Wine Tasting

Our first stop was Three Horse Ranch Winery

When the Finley Family came to visit, they had one full day of overlap with Shannon and Jimmy. We split into two groups. The adventurous group, which was Shannon, Jimmy, Devin and Colleen, went white water rafting on the South Fork of the Payette River with Cascade Raft Company. Meanwhile the more moderate group, Lynn, Dan, Sandy and I, spent the day touring some local wineries.

We started with Sandy's favorite, Three Horse Ranch Vineyards. It's located in the Boise foothills north of Eagle and is only about a twenty minute drive from our house. It was a nice day so we sat out back on their patio while we tasted the wines. Since we hadn't eaten lunch, we ordered a cheese and nut tray. While we ate our snacks and sampled their wines, we were joined by their dog, who is very friendly and extremely calm. Just like our dog, Abby.

Sandy belongs to the wine club there so afterwards she picked up her wines for this quarter and bought a few more bottles to fill out a half case. Lynn joined in and bought several more. We were off to a good start.

Next we headed into Garden City to visit Cinder Winery. Yes, the winery is right in the middle of Garden City, just a half block off of Chinden Boulevard. That's as urban as you can get in Idaho. Obviously they don't have a vineyard there. They buy grapes from several vineyards in Idaho and one in Oregon but they do make the wines right there in the middle of town.

We move on to Cinder Winery

Sandy and Lynn had gone to Cinder this spring when Lynn came for a visit and had really like their wines. Their favorite was the Dry Viognier. I thought that all Viogniers were dry but Cinder makes both a Dry and an Off-Dry Viognier. Just goes to show that there is always more to learn about wines.

This was my first time visiting Cinder and I definitely liked their wines. Besides tasting you can buy wine by the glass or bottle. They sometimes have events at the winery, like live music. It was a fun visit and Sandy and I resolved to get there more often. It's very close and easy for us to get to. Of course, we picked up a couple of bottles of their wine to take home with us.

While we were there, Lynn talked to an artist who was in the process of setting up an exhibit of her works. She mentioned that there was another winery in Garden City. This was news to us. We looked it up and found out that it was right by the Boise River, next to the Riverside Inn. It was still mid-afternoon. We had plenty of time to check it out. We drove there next and found out that two different wineries shared a building, Coiled Wines and the Telaya Wine Company. Since we had already been to two other wineries we decided just to try the Coiled Wines. We would save the other for another visit. There was a nice patio outside right next to the Boise River. It was a beautiful day and it was very pleasant to sit out and sip wine and watch the river flow by.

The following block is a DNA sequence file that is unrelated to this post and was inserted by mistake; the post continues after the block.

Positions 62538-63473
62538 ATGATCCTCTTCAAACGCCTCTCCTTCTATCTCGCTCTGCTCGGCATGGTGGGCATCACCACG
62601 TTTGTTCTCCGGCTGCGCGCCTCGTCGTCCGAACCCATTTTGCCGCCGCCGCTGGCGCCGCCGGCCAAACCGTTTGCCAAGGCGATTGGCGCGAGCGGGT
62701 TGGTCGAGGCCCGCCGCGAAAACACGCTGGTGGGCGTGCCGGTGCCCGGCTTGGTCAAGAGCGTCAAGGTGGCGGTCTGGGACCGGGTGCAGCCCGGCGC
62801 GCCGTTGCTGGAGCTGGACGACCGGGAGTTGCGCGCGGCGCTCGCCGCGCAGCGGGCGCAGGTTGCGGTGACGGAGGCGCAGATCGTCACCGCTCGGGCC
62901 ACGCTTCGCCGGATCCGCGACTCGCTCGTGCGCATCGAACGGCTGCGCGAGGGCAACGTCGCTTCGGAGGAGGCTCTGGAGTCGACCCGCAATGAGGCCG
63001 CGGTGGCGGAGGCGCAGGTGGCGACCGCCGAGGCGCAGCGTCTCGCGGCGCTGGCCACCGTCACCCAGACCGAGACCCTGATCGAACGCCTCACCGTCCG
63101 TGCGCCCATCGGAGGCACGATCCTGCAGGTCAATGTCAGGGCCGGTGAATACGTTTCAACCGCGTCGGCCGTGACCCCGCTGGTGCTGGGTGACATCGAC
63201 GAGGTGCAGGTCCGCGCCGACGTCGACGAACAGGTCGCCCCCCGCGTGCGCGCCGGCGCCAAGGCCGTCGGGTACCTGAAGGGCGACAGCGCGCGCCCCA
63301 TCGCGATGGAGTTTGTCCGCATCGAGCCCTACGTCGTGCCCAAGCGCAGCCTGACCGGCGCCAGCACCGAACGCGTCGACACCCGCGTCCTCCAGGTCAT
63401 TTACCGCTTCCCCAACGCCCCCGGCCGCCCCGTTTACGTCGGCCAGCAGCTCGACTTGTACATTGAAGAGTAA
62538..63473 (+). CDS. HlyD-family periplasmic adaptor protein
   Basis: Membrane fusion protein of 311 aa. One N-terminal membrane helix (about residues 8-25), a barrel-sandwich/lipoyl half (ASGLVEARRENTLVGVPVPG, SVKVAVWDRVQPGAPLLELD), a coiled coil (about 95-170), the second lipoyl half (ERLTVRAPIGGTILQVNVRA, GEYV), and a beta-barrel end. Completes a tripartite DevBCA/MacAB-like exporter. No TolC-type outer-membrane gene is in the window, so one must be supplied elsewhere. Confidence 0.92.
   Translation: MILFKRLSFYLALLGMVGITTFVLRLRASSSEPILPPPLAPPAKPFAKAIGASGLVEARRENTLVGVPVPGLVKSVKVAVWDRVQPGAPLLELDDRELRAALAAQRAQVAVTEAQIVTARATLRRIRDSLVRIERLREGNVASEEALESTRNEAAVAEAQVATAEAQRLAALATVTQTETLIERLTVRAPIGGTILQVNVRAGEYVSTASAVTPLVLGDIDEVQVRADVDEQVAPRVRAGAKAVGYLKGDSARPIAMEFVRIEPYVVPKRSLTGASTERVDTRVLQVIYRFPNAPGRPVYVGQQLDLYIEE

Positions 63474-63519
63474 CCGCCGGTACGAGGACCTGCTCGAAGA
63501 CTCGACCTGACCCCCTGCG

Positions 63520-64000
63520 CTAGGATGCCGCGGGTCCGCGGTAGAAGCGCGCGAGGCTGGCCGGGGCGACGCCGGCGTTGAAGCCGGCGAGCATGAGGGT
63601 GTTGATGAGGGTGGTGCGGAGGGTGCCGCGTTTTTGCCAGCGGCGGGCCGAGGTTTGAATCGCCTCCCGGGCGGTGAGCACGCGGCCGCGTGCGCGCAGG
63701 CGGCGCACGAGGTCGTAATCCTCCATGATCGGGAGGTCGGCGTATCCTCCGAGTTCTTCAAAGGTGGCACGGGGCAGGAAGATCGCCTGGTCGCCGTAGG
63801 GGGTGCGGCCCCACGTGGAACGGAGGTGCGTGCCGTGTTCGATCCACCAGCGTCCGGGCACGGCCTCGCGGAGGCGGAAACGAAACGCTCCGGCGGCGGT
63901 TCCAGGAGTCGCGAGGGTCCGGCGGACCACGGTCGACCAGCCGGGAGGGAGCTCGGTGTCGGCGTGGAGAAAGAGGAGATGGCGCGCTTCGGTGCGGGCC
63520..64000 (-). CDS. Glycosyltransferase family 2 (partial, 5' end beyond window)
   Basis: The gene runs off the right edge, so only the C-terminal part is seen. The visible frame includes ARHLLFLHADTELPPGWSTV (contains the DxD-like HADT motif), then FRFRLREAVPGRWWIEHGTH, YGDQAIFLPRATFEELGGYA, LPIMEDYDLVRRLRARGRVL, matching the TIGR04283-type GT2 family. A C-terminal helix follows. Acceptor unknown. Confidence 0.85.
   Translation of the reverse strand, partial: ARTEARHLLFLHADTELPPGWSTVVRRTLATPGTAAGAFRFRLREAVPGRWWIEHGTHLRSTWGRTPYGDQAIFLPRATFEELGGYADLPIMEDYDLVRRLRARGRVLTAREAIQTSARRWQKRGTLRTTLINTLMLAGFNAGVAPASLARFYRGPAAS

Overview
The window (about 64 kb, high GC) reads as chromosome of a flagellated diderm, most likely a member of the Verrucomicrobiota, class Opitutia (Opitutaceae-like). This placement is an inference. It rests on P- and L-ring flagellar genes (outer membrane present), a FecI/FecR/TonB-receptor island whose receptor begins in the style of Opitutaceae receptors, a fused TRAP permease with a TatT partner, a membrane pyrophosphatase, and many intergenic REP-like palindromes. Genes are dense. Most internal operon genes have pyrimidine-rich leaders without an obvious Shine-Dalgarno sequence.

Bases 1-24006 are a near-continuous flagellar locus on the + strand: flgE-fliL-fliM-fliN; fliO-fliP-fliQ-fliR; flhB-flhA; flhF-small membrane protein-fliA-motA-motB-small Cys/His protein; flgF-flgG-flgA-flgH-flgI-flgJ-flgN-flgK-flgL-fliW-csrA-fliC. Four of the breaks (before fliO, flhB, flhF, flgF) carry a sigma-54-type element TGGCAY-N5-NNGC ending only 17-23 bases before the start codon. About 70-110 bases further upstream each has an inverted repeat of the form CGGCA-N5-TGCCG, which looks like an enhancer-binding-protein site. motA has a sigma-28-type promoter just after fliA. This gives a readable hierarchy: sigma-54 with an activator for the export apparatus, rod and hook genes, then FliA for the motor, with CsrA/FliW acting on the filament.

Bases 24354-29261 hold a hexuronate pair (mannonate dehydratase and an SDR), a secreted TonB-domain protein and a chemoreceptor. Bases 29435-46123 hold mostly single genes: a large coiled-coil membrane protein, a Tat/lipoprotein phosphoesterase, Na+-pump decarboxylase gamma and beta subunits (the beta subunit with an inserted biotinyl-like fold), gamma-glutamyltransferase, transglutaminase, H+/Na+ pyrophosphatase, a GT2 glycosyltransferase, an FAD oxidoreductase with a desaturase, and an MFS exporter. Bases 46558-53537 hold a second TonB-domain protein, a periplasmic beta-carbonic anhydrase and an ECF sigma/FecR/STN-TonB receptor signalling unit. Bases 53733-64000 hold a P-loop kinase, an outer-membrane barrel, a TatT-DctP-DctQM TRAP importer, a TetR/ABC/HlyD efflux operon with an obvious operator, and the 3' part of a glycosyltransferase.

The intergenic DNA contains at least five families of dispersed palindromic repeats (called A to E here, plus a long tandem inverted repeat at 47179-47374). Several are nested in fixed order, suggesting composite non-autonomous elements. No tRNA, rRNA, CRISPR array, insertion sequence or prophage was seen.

Unusual summer weather - storm clouds over the vineyards

Coiled had a Dry Riesling that I thought was really good. They also made a sparkling wine from Riesling grapes which they called Rizza. The spelling reminded me of pizza, so you know I would like it. Lynn bought a bottle of and we drank it at home later and sure enough, I really liked it.

This winery was a good find for us. Sandy and I will probably go back again soon to try the other winery. Now that we are retired folks, we might get used to going and sitting by the river and drinking wine when the weather is nice.

We were done with the wineries and now it was dinner time. We thought we would contiune our evening along the river by going next door to the Sand Bar Restaurant in the Riverside Inn. It turned out that they had a wait of over an hour and a half so that didn't work. As we walked through the hotel we learned the reason for the long wait. The restaurant, and the hotel, was packed because of a Brave Girls Club symposium.

Lynn, Colleen and Sandy at Huston Vineyards

The were crowds of middle aged women everywhere. They were talking and admiring crafty banners which had been put up on the walls, with inspirational sayings like "I am brave" or "Peace" or "Love fixes things" or "Always Be Awesome". And strangely, no matter how they were dressed, they all seemed to be wearing cowboy boots. We decided thta it must be the official Brave Girls uniform.

We checked the group out later. Their website says that they are an organization which helps women learn to be brave, to change their lives and to meet and network with other women. And exchange recipies. (No, I didn't make up that last part.) The whole thing seemed kind of weird to me. And remember, I'm a guy who goes to wargame conventions.